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Controversies in Early-Stage Hodgkin’s Disease

Controversies in Early-Stage Hodgkin’s Disease

ABSTRACT: Early-stage Hodgkin’s disease accounts for approximately 60% of all cases of the illness. Because of its excellent cure rate (80% to 90%) and high salvage rate, it is difficult to demonstrate survival advantages for different management options. Currently, there is no consensus as to the optimal staging and treatment strategy for early-stage Hodgkin’s disease. With the increasing recognition of the late consequences of Hodgkin’s disease therapy, the focus of recent clinical trials has been on exploring treatment modifications to reduce these late effects. Areas of controversy that are being explored include extent of staging work-up, radiation field size and dose (and as part of combined-modality therapy), optimal chemotherapy regimen, number of cycles of chemotherapy, and limited- vs extended-field radiation therapy and dose. In addition, several studies are investigating the feasibility of chemotherapy alone in early-stage patients. Along with the evaluation of modified treatments, long-term follow-up efforts should continue in patients who are cured in order to confirm the long-term safety of such therapies. [ONCOLOGY 16:588-618, 2002]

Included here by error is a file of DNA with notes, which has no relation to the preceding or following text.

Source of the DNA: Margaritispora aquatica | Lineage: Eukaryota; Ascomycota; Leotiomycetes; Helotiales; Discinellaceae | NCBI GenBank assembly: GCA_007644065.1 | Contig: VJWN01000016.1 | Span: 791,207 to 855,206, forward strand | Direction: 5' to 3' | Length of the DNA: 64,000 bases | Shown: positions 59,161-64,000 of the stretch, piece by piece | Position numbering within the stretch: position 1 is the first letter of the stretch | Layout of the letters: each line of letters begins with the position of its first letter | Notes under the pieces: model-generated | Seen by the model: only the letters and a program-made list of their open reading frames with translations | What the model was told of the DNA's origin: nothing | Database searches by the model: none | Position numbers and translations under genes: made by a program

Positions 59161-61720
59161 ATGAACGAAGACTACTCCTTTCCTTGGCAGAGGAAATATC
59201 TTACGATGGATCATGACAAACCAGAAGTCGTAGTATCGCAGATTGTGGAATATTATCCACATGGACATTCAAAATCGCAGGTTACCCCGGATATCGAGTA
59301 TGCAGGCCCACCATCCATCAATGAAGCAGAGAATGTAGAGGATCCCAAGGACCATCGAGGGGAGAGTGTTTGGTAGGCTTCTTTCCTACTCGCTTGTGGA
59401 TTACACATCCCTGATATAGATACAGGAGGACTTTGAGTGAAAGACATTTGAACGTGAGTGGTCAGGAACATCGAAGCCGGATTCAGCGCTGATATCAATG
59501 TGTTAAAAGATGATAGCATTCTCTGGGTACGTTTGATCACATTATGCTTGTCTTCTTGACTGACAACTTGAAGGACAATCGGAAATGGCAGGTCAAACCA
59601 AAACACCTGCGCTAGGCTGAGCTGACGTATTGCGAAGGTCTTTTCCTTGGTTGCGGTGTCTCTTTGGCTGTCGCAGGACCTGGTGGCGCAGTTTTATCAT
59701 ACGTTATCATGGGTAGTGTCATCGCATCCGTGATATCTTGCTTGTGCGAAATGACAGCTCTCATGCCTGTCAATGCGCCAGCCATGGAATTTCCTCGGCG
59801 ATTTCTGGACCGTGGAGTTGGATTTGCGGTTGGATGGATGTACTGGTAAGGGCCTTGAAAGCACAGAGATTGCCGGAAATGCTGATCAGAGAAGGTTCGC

Early-stage Hodgkin’s disease accounts for approximately 60% of all Hodgkin’s
disease cases and is associated with a high cure rate, ranging from 80% to 90%.
Numerous advances made over the past 30 years have contributed to the
significant improvement in treatment outcome for Hodgkin’s disease. These
include the increasing sophistication of radiographic imaging used for
diagnostic and staging purposes, refinement of radiation techniques that allow
more homogeneous dose distribution, more accurate radiation beam targeting while
limiting dose to normal organs, and development of more effective, less toxic